Which one is better—traditional waterfall project management methodology or agile?
This isn’t a new debate. While agile is the buzzword these days, it may not suit all your small business projects. Some projects actually perform better with a traditional waterfall project management methodology.
That’s why, which methodology to choose to manage what kind of project is the relevant question to ask, but tough to answer.
According to a PMI report, about 44 percent of projects use predictive approaches (traditional waterfall project management), 30 percent use agile approaches, and 23 percent use hybrid approaches. So, businesses are using both methodologies—and sometimes, both—for successful project delivery.
As a project manager, you must identify which projects need to be agile and which need to be managed traditionally for optimized project performance. If you fail to use the right project management methodology, you will waste about 9.9 percent of every dollar that you invest.
There are many myths surrounding Agile project processes that make it difficult for teams to successfully adapt to them.
Project managers must demystify and debunk these myths for their team members as well as to reduce the resistance to change from the team. Failing to do so puts you at risk of witnessing Agile project process failure. This will negatively impact your team’s productivity, project deliveries, and overall business revenue.
In this article, we’ll debunk five common myths that make Agile project process adoption for your team difficult. This will help you fully understand the Agile project process, realize its benefits, and embrace the change.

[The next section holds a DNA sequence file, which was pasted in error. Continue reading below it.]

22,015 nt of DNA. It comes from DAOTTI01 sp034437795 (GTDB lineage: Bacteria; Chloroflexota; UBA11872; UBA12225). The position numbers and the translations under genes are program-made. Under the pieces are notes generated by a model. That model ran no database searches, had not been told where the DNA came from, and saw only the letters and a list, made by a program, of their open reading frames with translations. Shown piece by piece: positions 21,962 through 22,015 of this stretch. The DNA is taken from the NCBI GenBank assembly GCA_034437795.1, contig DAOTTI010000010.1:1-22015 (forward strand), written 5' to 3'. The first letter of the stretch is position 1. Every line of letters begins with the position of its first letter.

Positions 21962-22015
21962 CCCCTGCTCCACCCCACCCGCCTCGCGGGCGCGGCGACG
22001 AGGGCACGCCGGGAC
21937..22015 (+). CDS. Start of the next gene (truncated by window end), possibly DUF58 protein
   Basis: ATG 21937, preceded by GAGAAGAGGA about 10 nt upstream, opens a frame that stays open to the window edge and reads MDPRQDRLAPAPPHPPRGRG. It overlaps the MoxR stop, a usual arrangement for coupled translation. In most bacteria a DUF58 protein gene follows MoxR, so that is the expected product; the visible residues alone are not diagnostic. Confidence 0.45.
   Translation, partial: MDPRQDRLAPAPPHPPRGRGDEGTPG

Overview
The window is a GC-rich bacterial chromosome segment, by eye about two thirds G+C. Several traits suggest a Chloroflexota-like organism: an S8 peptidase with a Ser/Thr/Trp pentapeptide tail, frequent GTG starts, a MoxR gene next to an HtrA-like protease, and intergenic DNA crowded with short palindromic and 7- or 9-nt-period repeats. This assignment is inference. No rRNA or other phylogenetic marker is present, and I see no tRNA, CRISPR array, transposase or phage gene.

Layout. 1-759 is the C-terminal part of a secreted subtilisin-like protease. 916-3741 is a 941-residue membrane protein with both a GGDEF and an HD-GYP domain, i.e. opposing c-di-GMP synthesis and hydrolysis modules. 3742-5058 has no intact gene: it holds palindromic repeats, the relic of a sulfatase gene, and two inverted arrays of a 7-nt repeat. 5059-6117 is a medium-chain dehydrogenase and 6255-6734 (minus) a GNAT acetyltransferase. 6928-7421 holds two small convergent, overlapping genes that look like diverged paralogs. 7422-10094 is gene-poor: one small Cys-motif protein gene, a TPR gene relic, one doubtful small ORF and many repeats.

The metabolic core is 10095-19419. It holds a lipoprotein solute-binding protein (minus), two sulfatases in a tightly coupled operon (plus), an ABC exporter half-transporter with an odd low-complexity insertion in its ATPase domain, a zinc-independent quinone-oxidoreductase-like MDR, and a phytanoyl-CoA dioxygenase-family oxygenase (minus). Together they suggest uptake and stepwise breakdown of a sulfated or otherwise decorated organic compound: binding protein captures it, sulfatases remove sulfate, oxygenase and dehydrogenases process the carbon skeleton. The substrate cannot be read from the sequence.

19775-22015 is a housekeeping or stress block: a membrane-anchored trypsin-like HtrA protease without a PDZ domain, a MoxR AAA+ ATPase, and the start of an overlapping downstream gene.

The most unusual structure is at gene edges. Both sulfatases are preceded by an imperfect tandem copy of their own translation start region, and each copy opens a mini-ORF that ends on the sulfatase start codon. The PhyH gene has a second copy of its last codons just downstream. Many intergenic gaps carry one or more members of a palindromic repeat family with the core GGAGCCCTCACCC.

Often, IT project failures and budget/time overruns can be attributed to a poor communications plan—or to the complete lack of a plan.
IT projects require more agility because of iterations at various stages of the project life cycle (such as requirements and analysis, architecture, design, construction, integration and testing, and implementation). With so many iterations, sparse and infrequent communication between stakeholders (external and internal) can adversely affect project success.
Idea management can be a challenge if IT projects aren’t structured well. Unstructured workflows imply lack of collaboration and communication among team members, which results in them being out of sync with one another when it comes to ideas and innovation.
If you’re a small-business IT project manager, make sure that your focus on project management doesn’t keep your team away from ideation. Set a process to store all these ideas to avoid missing opportunities for improving the business.
Picture this: You’re an IT project manager, racing against time to deliver a project. The client wants you to speed up the delivery, but you’re stuck in a bitter fight between your development and operations teams. The teams are blaming each other for the delay, which doesn’t help you meet the client’s expectations or deadline.
The answer to these problems is DevOps collaboration.
DevOps is an IT management methodology/practice that facilitates faster, more accurate, and smoother software deliveries (especially on the cloud) through collaboration between development and operations teams.
The practice is being widely adopted by many software development businesses, especially small and midsize ones. In fact, 31 percent of SMBs are adopting DevOps across their organization as a business practice.